This might be your cup of tea….

“In Ireland, you go to someone’s house, and she asks you if you want a cup of tea. You say no, thank you, you’re really just fine. She asks if you’re sure. You say of course you’re sure, really, you don’t need a thing. Except they pronounce it ting. You don’t need a ting. Well, she says then, I was going to get myself some anyway, so it would be no trouble. Ah, you say, well, if you were going to get yourself some, I wouldn’t mind a spot of tea, at that, so long as it’s no trouble and I can give you a hand in the kitchen. Then you go through the whole thing all over again until you both end up in the kitchen drinking tea and chatting. 

In America, someone asks you if you want a cup of tea, you say no, and then you don’t get any damned tea. I liked the Irish way better.” 
― C.E. Murphy, Urban Shaman

Tea is such an integral part of life – certainly British life, possibly more so for the older generation. When a visitor arrives at our houses we immediately offer them a cup of tea. Making tea is suggested as a suitable response to receiving bad news. It gives the recipient of the news something practical to do, somewhere to put their grief, or shock – for the moment anyway.

“If you are cold, tea will warm you; if you are too heated, it will cool you; If you are depressed, it will cheer you; If you are excited, it will calm you.”
-William Ewart Gladstone

Tea has invaded our language too – we talk about someone or something being just “my cup of tea”, something we feel comfortable with and we enjoy. Jack Buchanan explains our love of tea so well in his song EVERYTHING STOPS FOR TEA, which was featured in Buchanan’s 1935 comedy film, “Come Out Of The Pantry” (Goodhart / Hoffman / Sigler) Jack Buchanan

I couldn’t give quotations about tea without a mention of Billy Connolly’s “Never trust a man who, when left alone in a room with a tea cozy, doesn’t try it on. ”

Devonshire Way – My 7 to 11 year old home

This is my latest and largest tapestry so far, woven on a pin loom. It shows a floor plan of the house I lived it from the age of 7 to 11 years old. It emphasises areas that were important to me such as the porch where I played two-ball (endlessly), the gramophone in the front room and the Wendy house in the garden. They were happy places and were woven in yellow (the happy colour). The area outside the back door also has a lot of yellow showing all the activity with children and dogs constantly in and out.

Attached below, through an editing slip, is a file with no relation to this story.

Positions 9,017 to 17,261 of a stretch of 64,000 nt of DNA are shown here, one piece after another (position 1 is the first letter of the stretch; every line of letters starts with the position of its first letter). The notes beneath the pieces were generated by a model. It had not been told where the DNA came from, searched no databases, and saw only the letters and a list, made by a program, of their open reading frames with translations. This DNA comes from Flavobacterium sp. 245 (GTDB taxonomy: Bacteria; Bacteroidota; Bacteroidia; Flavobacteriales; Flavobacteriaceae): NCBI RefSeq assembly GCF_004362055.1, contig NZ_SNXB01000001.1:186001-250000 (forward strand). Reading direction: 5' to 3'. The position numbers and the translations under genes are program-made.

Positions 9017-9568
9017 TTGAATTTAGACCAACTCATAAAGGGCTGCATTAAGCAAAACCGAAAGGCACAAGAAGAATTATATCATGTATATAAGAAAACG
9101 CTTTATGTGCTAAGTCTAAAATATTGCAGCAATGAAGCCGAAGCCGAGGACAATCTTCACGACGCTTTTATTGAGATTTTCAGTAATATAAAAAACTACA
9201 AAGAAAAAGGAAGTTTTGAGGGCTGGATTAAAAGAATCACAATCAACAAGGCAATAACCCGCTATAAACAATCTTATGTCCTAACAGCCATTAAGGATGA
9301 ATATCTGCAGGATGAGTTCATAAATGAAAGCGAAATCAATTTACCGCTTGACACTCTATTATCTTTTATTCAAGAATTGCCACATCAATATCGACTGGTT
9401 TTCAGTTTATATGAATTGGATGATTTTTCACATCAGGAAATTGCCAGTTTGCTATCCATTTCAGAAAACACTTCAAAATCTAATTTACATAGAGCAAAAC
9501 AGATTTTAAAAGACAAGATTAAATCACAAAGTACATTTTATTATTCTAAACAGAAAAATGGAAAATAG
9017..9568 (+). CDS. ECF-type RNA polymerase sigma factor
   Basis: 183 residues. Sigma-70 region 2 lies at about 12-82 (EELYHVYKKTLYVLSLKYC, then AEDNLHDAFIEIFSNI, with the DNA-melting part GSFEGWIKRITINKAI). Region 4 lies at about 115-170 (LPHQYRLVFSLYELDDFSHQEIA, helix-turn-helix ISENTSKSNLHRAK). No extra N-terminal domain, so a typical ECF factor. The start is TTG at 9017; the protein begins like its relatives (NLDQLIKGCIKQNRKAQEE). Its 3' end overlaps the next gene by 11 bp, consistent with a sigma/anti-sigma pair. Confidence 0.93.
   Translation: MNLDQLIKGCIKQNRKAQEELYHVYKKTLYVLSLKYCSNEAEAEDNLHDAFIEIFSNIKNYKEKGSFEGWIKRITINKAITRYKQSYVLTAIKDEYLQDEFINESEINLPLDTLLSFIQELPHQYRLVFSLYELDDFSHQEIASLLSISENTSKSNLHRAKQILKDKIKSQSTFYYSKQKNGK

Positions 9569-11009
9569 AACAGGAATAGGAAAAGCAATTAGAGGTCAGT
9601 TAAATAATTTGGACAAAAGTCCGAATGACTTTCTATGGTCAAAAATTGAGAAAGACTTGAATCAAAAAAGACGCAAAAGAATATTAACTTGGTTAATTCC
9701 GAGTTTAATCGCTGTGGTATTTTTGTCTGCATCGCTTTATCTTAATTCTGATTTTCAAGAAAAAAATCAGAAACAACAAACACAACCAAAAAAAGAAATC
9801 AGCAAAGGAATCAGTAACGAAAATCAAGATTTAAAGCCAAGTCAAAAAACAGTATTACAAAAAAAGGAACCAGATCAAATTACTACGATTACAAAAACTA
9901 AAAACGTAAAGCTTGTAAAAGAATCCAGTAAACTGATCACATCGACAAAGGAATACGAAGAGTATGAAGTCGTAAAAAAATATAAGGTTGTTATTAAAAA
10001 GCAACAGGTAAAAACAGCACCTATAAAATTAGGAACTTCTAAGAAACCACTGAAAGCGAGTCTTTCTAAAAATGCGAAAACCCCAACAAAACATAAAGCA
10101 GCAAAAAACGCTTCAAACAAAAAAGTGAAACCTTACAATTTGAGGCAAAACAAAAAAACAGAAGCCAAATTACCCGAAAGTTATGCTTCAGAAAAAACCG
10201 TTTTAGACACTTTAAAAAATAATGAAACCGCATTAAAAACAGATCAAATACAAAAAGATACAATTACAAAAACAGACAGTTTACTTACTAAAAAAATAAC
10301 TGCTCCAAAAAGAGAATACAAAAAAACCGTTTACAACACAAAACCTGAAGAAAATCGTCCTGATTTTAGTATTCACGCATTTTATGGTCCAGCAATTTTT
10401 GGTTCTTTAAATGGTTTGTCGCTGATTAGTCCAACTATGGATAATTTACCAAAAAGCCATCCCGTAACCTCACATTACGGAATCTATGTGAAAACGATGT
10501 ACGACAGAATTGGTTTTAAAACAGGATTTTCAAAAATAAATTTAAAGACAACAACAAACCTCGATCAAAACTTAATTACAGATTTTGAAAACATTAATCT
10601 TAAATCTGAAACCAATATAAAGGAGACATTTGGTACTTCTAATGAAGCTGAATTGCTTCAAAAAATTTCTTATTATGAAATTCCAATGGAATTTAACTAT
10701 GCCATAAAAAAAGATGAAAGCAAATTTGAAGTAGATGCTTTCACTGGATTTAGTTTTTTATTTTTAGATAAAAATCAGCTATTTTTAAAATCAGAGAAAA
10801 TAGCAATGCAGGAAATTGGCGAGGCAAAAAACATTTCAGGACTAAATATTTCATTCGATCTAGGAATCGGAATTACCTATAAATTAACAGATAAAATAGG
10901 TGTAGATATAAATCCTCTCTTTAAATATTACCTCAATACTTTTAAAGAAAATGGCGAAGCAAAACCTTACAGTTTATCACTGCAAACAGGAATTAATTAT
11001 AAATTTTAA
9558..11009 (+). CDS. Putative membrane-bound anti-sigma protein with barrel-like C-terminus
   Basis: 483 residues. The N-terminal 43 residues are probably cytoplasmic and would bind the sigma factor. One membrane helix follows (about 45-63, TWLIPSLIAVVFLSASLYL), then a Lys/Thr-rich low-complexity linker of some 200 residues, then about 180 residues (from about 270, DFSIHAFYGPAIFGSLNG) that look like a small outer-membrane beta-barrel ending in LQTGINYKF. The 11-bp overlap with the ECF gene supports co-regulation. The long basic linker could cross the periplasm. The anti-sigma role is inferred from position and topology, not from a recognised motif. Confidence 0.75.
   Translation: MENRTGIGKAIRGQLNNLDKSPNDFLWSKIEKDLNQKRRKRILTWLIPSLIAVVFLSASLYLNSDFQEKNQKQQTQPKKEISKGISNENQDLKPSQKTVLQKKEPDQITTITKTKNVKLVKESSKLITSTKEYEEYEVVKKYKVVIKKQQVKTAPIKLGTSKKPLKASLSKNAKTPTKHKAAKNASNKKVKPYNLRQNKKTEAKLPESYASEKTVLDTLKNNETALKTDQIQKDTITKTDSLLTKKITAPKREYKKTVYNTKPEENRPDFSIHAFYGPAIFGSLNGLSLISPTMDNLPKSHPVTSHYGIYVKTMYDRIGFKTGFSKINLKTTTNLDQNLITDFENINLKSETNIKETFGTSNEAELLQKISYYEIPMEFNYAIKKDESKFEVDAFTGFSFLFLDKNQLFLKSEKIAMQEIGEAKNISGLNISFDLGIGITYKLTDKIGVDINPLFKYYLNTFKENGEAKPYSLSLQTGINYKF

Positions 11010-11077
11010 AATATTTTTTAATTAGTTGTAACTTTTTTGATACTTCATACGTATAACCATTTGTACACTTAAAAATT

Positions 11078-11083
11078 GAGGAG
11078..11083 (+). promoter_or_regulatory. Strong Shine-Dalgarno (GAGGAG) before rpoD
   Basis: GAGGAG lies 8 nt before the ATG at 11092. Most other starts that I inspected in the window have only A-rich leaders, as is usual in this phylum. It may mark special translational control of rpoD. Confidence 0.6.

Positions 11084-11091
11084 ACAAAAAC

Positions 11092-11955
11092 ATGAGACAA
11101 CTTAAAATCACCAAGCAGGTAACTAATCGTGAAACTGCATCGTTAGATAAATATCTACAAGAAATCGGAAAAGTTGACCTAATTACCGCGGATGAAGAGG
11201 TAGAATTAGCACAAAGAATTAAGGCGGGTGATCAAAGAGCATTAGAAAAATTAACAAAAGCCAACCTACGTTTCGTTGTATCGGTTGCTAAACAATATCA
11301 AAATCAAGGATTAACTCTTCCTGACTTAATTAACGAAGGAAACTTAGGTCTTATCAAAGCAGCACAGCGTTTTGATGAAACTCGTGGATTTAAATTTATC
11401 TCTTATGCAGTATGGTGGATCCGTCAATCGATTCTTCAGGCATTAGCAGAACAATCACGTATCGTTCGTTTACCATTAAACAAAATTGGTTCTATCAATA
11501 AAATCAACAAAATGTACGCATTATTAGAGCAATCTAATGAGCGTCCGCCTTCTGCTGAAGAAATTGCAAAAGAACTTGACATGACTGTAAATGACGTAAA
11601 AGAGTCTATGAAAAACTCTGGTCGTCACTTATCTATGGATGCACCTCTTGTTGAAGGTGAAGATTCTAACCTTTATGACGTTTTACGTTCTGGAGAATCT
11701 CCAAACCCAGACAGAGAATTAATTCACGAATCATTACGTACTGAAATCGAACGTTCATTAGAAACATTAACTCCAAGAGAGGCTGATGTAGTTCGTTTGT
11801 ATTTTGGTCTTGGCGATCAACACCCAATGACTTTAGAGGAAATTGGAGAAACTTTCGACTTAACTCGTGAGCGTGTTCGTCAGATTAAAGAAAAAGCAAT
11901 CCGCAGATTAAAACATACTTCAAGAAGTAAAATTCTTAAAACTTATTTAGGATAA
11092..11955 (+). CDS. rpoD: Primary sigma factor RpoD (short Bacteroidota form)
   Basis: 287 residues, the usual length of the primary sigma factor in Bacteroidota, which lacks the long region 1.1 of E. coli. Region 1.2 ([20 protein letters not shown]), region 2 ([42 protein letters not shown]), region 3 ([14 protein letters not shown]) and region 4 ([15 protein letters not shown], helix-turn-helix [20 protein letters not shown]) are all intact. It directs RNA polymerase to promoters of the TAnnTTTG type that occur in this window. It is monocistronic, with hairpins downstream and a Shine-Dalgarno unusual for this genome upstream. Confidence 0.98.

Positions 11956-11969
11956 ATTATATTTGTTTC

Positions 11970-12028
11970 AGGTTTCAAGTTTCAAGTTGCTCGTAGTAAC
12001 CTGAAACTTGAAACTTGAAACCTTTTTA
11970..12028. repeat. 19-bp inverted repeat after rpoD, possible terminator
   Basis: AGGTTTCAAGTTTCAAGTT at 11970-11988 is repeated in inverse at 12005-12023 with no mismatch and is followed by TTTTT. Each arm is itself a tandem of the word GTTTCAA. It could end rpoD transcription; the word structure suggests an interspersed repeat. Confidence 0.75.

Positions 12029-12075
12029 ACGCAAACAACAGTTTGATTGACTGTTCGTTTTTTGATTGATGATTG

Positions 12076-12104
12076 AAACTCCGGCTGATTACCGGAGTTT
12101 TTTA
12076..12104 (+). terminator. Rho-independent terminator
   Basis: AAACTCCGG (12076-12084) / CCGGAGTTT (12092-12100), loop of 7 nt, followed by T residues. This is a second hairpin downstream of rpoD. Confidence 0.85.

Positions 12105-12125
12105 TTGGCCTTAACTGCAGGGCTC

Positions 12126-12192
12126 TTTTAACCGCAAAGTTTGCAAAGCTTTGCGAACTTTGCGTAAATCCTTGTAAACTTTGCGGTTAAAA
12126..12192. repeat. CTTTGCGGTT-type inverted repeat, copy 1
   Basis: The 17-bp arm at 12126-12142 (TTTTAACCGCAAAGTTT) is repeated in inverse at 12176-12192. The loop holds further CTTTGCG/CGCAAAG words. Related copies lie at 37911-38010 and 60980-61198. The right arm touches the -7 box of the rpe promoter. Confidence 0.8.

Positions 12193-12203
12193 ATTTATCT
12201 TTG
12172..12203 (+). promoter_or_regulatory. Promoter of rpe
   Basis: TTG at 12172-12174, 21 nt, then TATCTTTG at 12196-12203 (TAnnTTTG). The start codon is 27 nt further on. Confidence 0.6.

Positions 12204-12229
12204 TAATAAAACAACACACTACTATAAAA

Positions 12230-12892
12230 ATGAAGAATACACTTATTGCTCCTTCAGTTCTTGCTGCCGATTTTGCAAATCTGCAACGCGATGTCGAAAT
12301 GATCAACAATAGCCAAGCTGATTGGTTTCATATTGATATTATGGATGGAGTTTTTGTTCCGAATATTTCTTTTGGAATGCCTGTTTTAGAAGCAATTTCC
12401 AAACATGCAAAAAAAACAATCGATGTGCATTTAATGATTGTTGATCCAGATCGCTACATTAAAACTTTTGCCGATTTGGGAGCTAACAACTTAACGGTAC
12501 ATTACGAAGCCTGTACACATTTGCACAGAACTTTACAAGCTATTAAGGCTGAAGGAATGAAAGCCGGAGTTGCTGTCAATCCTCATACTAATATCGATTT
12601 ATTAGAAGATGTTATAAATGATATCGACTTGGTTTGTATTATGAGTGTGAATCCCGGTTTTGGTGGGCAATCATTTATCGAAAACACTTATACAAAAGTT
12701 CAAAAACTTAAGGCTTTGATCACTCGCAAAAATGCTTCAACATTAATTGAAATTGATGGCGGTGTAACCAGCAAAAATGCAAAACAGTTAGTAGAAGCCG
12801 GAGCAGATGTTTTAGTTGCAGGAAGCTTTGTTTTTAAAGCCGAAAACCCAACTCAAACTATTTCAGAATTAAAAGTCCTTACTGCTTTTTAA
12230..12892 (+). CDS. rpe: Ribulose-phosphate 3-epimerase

Devonshire Way – early stages

This shows the early stages of the tapestry, including the bottom selvedge with my weaver’s mark in orange. The warp is coral coloured, not quite the deep red I had hoped for when I was dyeing the warp. I find the natural warp colour difficult to ‘lose’ sometimes when I am preparing the work for showing and this is why I decided to dye it.

Devonshire Way – nearing completion

Tapestry creates a meditative state and I have been surprised at how some very obscure memories of my childhood home have come to mind, such as the fact that there was a green step-stool in the corner in the kitchen. Other details, like the position of the furniture in the back room (lounge) were more difficult to bring to mind, although I do remember sitting on the sofa under the slope of the stairs. It would have been called a settee in those days.

The brass-bound, black coffee table and the round, wicker dog basket were important parts of the lounge to me – whereas I have had to guess at the positions of the chairs, which were for adults. On the whole we children sat or lay on the floor. The TV had a V shaped aerial on top of the set, which sat in the corner of the room.

The hall had a very strongly patterned, green carpet, which continued up the stairs (which I loved to crawl down on my tummy).

I included the Wendy house in the back garden as I fell in love with this when my family viewed the house before moving in. I was so disappointed when we arrived on learning that the previous residents took the Wendy house with them. Also included in the tapestry are the fruit trees in the garden and the igloo that we built one very cold winter.

Completing a tapestry is always a pleasure, even thought a lot of work remains in order to prepare it for use.

The back of the tapestry needs the ends and spent bobbins trimming off and then the work is pinned out ready to ‘block’ the piece.